The only treatment for intestinal atresia (IA) is surgery. Before surgery, your baby’s doctors will:
- Stabilize your baby’s health. If your baby has duodenal atresia, the doctor will check your baby for other problems such as heart defects and defects in the chromosomes.
- Insert a tube through your baby’s nose into the stomach (nasogastric tube, or NG tube). The tube empties the stomach and keeps gas out.
- Place an IV (intravenous) line, a tube that goes into a vein to replace fluids lost while your baby is vomiting or unable to eat.
Surgery for Intestinal Atresia
At the time of surgery, we will give your child medicine (general anesthesia) to make them sleep without pain. The doctors at Seattle Children’s who give your child anesthesia are board certified in pediatric anesthesiology. They have extra years of training in how to take care of children.
The surgeon will make a cut (incision) in your child’s belly (abdomen) and examine the intestine to find the part that is blocked. The surgeon may make a single incision (open surgery) or perform laparoscopic surgery. In laparoscopic surgery, the surgeon makes a few small incisions and inserts a small camera and other instruments to see the intestine and do the surgery.
Then, the surgeon will cut on both sides of the blocked sections and make openings that can be sewn together. This allows the intestine to become an open tube. Sometimes the surgeon has to remove parts of the intestine to correct the problem. Once the blockage is repaired, the surgeon will close the incision in the skin.
How long the surgery takes depends on your child’s needs. Before surgery, the surgeon can estimate how long your child’s operation will take. Most children who have this surgery are already in the Intensive Care Unit (ICU) before surgery. After surgery, they either go back to the ICU or to the recovery room. For babies, Seattle Children’s Level IV NICU (Neonatal Intensive Care Unit) provides the high level of care your baby needs. Seattle Children’s is the first hospital in Washington to have a Level IV NICU.
Gastrostomy for intestinal atresia
Some children may need to be fed through a tube placed into their stomach.
If your child’s surgeon suspects your child may have trouble feeding for a long time after surgery, the surgeon will talk with you about a gastrostomy (pronounced gas-STRAH-stuh-mee) tube (G tube) and will place it during the surgery for IA.
The surgeon makes an opening through the wall of your child’s belly. Then, the surgeon gently puts in a G tube or a device called a gastrostomy button. Both provide safe ways to give nutrition and medicine until your child can eat by mouth. You will be taught how to take care of the tube or button and how to feed your child through it.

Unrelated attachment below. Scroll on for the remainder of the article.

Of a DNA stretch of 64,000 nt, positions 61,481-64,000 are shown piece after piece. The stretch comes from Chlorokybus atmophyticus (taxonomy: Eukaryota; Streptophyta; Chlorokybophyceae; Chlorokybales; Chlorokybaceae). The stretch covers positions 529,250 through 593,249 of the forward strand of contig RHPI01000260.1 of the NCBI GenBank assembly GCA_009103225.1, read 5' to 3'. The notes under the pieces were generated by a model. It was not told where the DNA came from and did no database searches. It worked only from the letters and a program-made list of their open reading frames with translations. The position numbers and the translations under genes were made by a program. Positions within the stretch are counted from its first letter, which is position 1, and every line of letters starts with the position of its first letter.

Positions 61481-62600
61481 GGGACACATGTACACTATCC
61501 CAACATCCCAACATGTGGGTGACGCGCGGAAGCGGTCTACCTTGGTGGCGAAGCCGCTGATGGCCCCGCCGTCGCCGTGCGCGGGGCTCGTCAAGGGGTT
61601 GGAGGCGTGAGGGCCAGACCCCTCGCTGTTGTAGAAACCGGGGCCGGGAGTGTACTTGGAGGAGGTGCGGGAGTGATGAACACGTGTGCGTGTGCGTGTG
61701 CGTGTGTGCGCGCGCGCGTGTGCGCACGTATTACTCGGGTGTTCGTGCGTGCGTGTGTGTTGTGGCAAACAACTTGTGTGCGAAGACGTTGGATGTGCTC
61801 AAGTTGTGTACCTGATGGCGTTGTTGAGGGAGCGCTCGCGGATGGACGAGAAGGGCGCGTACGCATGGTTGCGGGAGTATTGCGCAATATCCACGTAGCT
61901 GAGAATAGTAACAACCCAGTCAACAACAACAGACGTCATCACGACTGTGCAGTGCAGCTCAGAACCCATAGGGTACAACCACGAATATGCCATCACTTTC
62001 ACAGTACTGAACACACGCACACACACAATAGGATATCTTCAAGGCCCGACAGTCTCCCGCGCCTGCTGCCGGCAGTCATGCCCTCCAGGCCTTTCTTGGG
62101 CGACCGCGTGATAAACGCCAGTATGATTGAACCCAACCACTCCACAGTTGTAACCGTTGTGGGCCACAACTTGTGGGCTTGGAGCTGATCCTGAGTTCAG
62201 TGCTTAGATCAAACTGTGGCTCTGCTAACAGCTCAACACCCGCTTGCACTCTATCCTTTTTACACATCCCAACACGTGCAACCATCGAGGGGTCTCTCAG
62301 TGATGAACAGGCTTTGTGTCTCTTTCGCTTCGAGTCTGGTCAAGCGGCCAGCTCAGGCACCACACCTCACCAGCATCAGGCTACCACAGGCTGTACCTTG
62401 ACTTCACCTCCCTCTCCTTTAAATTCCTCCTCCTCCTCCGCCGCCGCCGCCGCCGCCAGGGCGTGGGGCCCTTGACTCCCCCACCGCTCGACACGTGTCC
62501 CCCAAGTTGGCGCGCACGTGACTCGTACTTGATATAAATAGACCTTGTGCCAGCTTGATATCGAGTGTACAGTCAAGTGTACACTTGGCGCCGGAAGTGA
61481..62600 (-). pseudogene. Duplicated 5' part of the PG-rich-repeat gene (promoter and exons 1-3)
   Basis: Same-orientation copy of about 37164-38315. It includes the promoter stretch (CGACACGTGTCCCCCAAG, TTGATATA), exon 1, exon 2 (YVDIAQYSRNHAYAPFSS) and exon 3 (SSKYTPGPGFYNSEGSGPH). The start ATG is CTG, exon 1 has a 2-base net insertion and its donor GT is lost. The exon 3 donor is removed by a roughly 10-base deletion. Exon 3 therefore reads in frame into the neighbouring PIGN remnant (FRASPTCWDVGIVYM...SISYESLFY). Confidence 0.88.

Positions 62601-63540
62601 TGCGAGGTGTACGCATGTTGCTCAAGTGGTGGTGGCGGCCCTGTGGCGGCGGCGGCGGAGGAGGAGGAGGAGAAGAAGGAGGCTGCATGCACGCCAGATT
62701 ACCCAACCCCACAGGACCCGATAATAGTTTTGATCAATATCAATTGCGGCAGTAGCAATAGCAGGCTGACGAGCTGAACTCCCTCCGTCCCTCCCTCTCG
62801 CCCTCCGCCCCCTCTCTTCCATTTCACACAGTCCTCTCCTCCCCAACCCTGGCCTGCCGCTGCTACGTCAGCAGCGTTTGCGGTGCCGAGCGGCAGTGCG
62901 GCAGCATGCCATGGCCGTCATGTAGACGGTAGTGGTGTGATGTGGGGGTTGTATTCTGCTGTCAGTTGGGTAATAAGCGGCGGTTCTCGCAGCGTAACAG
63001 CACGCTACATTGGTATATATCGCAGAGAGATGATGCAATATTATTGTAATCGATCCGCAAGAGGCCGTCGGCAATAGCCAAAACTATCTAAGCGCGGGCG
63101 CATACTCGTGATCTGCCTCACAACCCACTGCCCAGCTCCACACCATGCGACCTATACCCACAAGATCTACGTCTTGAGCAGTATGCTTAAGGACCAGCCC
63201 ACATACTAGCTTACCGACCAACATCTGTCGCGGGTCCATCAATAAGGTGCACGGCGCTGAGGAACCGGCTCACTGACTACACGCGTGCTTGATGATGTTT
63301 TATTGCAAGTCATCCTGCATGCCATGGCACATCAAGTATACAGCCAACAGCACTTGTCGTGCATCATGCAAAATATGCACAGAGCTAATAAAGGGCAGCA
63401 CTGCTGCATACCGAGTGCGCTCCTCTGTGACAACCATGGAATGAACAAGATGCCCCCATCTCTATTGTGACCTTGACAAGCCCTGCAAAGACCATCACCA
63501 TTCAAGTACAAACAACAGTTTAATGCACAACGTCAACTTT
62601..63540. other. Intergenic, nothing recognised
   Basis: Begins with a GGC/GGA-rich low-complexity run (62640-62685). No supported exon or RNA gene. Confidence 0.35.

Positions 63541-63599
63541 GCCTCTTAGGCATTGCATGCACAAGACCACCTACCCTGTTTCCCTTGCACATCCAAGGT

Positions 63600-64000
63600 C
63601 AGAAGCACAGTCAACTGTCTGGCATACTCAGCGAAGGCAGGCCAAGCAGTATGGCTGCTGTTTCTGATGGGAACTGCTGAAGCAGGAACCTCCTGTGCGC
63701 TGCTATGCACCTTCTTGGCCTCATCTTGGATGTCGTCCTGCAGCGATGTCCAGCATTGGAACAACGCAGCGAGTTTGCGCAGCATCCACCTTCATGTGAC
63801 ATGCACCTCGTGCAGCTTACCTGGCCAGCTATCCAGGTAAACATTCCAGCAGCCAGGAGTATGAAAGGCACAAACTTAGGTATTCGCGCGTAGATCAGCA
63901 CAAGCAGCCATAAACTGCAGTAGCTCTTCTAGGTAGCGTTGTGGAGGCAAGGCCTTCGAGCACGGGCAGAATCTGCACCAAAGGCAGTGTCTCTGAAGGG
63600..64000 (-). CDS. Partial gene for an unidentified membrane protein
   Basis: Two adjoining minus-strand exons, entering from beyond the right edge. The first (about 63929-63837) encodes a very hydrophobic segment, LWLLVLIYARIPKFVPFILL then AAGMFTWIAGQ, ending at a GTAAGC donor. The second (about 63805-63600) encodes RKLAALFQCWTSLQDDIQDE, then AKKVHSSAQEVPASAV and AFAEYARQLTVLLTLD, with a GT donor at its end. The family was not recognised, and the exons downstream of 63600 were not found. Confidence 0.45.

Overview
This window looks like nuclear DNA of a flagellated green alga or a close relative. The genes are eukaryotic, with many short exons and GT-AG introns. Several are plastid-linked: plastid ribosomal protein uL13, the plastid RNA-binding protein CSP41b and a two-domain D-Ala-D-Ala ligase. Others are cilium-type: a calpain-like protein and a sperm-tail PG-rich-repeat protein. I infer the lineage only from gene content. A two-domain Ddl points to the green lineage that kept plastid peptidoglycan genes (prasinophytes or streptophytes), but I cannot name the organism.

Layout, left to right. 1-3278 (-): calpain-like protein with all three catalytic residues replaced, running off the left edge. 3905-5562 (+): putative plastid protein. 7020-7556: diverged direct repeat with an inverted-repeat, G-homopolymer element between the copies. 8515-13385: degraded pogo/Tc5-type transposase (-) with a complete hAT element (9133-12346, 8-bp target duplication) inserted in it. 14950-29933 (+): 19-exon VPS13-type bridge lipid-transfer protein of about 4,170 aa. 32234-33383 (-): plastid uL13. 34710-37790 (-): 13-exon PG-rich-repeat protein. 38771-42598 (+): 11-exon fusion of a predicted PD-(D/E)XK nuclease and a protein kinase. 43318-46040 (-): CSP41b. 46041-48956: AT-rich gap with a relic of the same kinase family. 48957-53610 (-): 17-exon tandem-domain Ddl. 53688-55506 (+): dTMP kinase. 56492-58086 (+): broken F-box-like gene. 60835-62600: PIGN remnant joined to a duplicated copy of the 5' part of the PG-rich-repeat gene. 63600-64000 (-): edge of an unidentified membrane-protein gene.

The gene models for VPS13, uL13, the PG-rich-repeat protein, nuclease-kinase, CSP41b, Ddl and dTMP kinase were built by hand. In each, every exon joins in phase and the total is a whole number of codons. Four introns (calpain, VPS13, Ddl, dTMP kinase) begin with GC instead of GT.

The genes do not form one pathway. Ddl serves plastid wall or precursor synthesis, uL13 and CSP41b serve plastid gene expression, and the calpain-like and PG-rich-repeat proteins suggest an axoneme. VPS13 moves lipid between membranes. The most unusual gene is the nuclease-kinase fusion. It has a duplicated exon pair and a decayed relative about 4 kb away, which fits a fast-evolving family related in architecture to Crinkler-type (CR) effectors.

Many babies do not need feeding tubes for very long, if at all. Instead of a G tube, these babies may have a temporary feeding tube placed through the nose into the stomach (NG tube). An NG tube is very small, soft and flexible, and babies tolerate it well.
With a G tube or NG tube, your baby can still eat by mouth if they are able and receive breast milk or formula through the feeding tube as needed.
After Surgery for Intestinal Atresia
After surgery, we will give your child pain medicine to make them comfortable. Most likely, your child will have an NG tube. They will get fluids and antibiotics through an IV.
Hospital stays vary after IA surgery. Most children will stay in the hospital for 2 to 4 weeks.Some children take longer to recover, especially if they have other health problems, birth defects or complications.
In some cases, it may take several weeks or longer for your child’s intestine to recover enough so that they can eat by mouth. Until that time, your child will get nutrition through a special IV called a peripherally inserted central catheter (PICC) line, through a feeding tube or through both. The surgery team will be able to give you an idea of how long your child will have these devices and what to expect with feeding.
By the time you go home, your child’s incision will be well healed. There are usually no restrictions on activity or bathing.
About 1 to 3 weeks after going home from the hospital, your child will see the surgeon for a follow-up visit. The surgeon will make sure your child is gaining weight and growing well. The surgeon will check to make sure there are no other health issues. During this visit, you and your child will probably also see a dietitian to help with feeding issues.
If you have questions about IA treatment, call our General and Thoracic Surgery Department at 206-987-2794, extension 4.